|Bid||628.90 x 200000|
|Ask||651.10 x 372700|
|Day's Range||631.20 - 651.59|
|52 Week Range||596.40 - 750.70|
|Beta (3Y Monthly)||0.84|
|PE Ratio (TTM)||12.00|
|Earnings Date||Jul 30, 2018 - Aug 6, 2018|
|Forward Dividend & Yield||0.31 (4.67%)|
|1y Target Est||9.20|
U.S. stocks climbed as investors navigated mixed corporate earnings results and signals of a possible extension for a deadline to reach a trade deal with China.
The FTSE 100 closed down 0.6 percent, its biggest fall in nearly two weeks, and the FTSE 250 was down 0.3 percent. HSBC was the biggest drag on the main bourse on its worst day in almost two years, as uncertainty around the China-U.S. trade situation was reflected in the Asia-focused bank's disappointing profit growth. Its shares slipped 4 percent, knocking more than 20 points off the FTSE 100 and dragging peer Standard Chartered down 2.1 percent, with the bank warning weaker economic outlooks for China and Britain would pose more challenges this year.
By Julien Ponthus and Danilo Masoni LONDON (Reuters) - European shares dipped on Tuesday as a disappointing update from HSBC hit the heavyweight banking sector and a rally fuelled by optimism about a possible ...
Check out the companies making headlines midday Tuesday:Walmart WMT — Walmart shares gained more than 2 percent after the retailer posted better-than-expected earnings and revenue for the holiday quarter.
The Turkish currency’s collapse over the summer hit trading profits at some investment banks with exposure to the country, such as Barclays Plc. HSBC, however, benefited from the fall in the lira’s value. The outsized gains “driven by volatility in Turkish lira spot” were more than twice as big as predicted by HSBC’s market risk models, according to a filing published Tuesday alongside the bank’s full-year results. HSBC’s profit appeared to be several times larger than the $35 million gain traders at Deutsche Bank AG made in two weeks during last year’s Turkish economic turmoil.
The Asia-focused bank missed consensus forecasts for full-year underlying pretax profits by 24%. HSBC, though, is meant to have a simple story, driven by Asian loan growth. For sure, HSBC wasn’t alone in having its investment bank suffer during the late-year market turmoil, which hurt bond and currency trading in particular.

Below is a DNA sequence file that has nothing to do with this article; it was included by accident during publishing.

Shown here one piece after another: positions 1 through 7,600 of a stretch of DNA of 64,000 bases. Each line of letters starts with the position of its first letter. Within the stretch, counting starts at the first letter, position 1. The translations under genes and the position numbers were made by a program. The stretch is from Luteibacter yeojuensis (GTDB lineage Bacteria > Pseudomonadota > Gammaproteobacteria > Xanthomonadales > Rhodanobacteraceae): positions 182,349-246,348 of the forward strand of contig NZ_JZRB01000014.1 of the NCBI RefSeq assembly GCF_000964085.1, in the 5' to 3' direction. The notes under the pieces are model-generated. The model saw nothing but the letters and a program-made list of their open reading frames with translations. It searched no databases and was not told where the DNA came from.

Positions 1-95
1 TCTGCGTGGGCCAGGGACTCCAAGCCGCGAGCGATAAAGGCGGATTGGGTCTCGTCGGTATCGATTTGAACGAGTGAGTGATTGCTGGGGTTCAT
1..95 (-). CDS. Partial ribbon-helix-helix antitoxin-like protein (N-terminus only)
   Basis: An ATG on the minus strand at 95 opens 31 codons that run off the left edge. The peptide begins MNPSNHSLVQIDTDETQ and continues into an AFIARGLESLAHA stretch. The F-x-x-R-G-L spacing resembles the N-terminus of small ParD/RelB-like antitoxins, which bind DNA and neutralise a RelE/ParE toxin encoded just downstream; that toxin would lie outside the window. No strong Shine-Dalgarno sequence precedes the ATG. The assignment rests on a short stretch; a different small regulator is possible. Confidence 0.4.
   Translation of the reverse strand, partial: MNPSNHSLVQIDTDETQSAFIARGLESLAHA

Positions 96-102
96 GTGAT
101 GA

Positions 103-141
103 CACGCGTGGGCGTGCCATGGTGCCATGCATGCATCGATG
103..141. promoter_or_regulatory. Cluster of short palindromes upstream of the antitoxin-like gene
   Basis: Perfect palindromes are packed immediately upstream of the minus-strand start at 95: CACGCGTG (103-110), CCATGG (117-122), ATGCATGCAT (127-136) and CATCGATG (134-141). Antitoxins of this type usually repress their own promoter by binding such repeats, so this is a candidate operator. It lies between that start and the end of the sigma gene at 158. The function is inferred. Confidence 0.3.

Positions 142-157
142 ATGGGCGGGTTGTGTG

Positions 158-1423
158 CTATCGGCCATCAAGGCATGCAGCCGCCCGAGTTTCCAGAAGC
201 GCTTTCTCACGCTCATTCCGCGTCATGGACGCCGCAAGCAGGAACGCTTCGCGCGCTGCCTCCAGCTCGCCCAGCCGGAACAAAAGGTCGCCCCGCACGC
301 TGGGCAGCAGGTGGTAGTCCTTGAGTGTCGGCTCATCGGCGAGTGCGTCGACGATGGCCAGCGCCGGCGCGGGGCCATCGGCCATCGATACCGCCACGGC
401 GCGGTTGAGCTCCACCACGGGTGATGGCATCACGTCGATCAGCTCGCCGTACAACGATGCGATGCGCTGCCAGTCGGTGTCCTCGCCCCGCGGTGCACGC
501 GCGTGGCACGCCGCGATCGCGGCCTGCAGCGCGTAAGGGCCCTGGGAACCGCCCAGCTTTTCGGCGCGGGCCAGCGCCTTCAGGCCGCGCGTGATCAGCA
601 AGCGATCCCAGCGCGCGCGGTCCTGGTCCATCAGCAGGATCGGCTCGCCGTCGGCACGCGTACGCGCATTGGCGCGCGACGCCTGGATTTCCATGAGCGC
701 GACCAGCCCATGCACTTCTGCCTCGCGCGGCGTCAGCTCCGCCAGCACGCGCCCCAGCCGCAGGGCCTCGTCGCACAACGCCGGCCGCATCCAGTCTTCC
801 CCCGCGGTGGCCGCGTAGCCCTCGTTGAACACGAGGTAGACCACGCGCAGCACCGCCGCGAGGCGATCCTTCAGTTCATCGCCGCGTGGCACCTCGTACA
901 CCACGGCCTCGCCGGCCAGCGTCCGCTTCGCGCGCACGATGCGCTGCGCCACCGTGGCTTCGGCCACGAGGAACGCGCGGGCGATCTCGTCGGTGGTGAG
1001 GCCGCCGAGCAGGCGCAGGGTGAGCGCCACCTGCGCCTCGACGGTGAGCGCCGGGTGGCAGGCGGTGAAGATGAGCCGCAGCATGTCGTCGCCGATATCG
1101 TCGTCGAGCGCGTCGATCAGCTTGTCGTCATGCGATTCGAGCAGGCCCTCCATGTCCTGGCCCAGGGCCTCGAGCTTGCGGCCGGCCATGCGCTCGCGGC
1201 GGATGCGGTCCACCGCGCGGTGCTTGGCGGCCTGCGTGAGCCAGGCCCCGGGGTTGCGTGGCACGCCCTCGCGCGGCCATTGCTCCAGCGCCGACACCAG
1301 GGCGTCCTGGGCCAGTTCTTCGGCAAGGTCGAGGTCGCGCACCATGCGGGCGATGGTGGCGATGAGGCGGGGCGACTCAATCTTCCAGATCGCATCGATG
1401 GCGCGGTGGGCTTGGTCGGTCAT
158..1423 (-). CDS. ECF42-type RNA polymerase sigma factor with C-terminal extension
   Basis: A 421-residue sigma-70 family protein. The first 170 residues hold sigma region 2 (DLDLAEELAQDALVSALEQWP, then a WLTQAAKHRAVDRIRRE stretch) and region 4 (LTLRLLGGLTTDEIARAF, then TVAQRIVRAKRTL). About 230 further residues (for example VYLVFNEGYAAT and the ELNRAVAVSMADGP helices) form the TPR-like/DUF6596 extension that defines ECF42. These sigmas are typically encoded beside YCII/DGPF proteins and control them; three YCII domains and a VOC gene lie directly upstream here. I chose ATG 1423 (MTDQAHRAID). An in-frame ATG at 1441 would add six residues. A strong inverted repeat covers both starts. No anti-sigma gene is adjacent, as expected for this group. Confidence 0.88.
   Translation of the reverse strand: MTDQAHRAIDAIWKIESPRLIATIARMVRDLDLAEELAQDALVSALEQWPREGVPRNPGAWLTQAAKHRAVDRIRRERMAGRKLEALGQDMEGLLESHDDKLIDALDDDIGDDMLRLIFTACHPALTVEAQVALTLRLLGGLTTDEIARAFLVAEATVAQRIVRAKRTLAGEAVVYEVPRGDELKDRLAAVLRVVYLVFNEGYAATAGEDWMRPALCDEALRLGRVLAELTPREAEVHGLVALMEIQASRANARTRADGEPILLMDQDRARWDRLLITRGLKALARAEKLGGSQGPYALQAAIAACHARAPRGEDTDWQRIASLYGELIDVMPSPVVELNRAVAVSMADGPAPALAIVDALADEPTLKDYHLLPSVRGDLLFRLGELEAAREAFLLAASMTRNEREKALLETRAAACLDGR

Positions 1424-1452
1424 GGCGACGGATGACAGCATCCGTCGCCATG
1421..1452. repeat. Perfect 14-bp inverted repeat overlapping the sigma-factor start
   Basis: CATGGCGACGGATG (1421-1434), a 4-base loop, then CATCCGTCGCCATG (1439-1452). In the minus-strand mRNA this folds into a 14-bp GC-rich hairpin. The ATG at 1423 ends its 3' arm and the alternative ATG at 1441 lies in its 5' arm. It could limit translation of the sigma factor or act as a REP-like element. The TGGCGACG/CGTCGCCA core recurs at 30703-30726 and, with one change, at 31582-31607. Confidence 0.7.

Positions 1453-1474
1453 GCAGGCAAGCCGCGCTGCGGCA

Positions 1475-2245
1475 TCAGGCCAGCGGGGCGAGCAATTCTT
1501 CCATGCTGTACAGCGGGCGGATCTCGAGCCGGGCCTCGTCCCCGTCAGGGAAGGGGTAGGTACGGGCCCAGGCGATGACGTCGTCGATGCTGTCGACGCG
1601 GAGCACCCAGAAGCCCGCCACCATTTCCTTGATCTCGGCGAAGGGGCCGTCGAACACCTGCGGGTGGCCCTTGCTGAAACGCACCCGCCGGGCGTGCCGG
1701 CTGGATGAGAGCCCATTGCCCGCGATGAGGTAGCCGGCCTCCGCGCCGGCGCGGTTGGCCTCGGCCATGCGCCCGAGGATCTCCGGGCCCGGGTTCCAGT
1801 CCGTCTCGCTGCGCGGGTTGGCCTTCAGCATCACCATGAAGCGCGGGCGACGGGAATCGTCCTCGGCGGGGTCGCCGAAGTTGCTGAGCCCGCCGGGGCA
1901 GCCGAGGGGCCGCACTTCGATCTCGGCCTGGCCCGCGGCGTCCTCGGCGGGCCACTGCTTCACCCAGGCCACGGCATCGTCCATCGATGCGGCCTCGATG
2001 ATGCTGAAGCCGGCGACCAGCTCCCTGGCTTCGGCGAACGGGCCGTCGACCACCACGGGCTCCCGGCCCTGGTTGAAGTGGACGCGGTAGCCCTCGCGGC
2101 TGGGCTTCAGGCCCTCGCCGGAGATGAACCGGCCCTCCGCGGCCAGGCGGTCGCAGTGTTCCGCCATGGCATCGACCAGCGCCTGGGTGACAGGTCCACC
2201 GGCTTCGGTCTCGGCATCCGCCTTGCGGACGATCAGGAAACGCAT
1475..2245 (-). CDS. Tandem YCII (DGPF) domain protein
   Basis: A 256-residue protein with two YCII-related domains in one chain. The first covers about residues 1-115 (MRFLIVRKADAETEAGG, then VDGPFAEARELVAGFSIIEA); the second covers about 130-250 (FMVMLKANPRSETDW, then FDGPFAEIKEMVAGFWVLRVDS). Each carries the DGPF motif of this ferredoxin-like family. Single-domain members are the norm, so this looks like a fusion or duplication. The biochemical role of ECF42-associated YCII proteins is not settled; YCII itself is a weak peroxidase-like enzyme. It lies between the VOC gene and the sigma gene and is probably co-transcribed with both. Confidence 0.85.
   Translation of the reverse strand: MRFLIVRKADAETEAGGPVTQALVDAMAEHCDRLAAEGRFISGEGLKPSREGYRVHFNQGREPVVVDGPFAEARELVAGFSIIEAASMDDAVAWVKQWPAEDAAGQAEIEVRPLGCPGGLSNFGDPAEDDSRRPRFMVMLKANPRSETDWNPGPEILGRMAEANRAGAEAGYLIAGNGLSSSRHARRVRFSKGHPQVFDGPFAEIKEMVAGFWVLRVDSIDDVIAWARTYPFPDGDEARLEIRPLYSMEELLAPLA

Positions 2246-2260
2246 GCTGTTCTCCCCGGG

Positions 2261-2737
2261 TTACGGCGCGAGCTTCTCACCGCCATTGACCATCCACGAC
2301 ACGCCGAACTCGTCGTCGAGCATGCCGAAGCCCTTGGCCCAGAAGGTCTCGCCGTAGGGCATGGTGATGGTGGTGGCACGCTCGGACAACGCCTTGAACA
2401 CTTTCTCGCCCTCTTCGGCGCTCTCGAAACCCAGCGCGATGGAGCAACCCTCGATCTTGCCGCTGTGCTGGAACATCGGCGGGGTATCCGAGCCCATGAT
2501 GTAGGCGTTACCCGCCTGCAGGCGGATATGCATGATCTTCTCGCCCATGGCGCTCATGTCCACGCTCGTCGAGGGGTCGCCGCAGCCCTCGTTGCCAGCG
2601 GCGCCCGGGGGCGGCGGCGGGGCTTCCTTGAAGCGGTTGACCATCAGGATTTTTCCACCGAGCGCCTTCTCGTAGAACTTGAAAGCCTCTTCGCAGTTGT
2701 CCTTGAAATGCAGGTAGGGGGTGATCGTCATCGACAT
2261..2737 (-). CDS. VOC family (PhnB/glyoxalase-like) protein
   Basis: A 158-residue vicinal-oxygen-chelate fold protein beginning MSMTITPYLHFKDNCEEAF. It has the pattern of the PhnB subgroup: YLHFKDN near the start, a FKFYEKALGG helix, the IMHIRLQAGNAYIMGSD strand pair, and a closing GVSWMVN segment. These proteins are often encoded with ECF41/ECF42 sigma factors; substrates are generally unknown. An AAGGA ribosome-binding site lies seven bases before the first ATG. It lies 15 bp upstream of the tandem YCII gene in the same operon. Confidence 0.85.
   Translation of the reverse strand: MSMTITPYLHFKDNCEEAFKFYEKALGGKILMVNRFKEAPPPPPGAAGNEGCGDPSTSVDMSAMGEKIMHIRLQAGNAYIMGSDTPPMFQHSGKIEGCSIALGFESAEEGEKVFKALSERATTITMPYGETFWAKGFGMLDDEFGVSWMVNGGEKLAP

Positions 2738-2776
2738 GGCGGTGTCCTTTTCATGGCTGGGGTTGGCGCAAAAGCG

Rules put in place to save U.K. taxpayers from bailing out major lenders again are having an unintended side effect. Trading updates in recent weeks from Nationwide Building Society, Royal Bank of Scotland Group Plc and Metro Bank Plc said competition to lend to British home buyers was intensifying, even with Brexit looming. HSBC has been wooing first-time home buyers in London with loans up to 95 percent of the value of the property, leading other banks to follow suit.
The retailer earned an adjusted $1.41 per share for the fourth quarter, beating estimates by 8 cents a share. Revenue also beat Wall Street forecasts. U.S. comparable-store sales rose 4.2 percent, topping the Refinitiv consensus of a 3.2 percent increase.
The pledge – laid out Tuesday by Chief Executive Officer John Flint – may seem like wishful thinking, given the lengthening list of challenges to the bank’s revenue growth. For investors, it means HSBC will have to gin up growth faster than last year’s 5 percent gain, slow investing or cut costs. On Tuesday, HSBC posted a 1 percent drop in adjusted pretax profit of $3.39 billion for the three months ended Dec. 31, missing the $4.4 billion consensus.
PLC reported lower-than-expected fourth-quarter profit Tuesday as choppy financial markets, U.S.-China trade tensions and Brexit uncertainty weighed on the global bank. HSBC shares fell 4% in Hong Kong after it said cost growth outstripped revenue at the end of 2018. in an interview said the bank had been on track to meet fourth-quarter cost control targets until revenue collapsed in parts of the bank in November.
HONG KONG/LONDON (Reuters) - HSBC warned it may have to delay some investments this year as Europe's biggest bank missed 2018 profit forecasts due to slowing growth in its two home markets of China and Britain. Its shares fell 3 percent and analysts cut their forecasts as HSBC reported a drop in fourth-quarter revenue amid tumbling stock markets that sapped customer's confidence in investing. At the end of his first year in charge, Chief Executive John Flint said HSBC may have to delay investment plans in order to avoid missing a key target known as 'positive jaws' - which tracks whether the bank is growing revenues faster than costs - for a second straight year.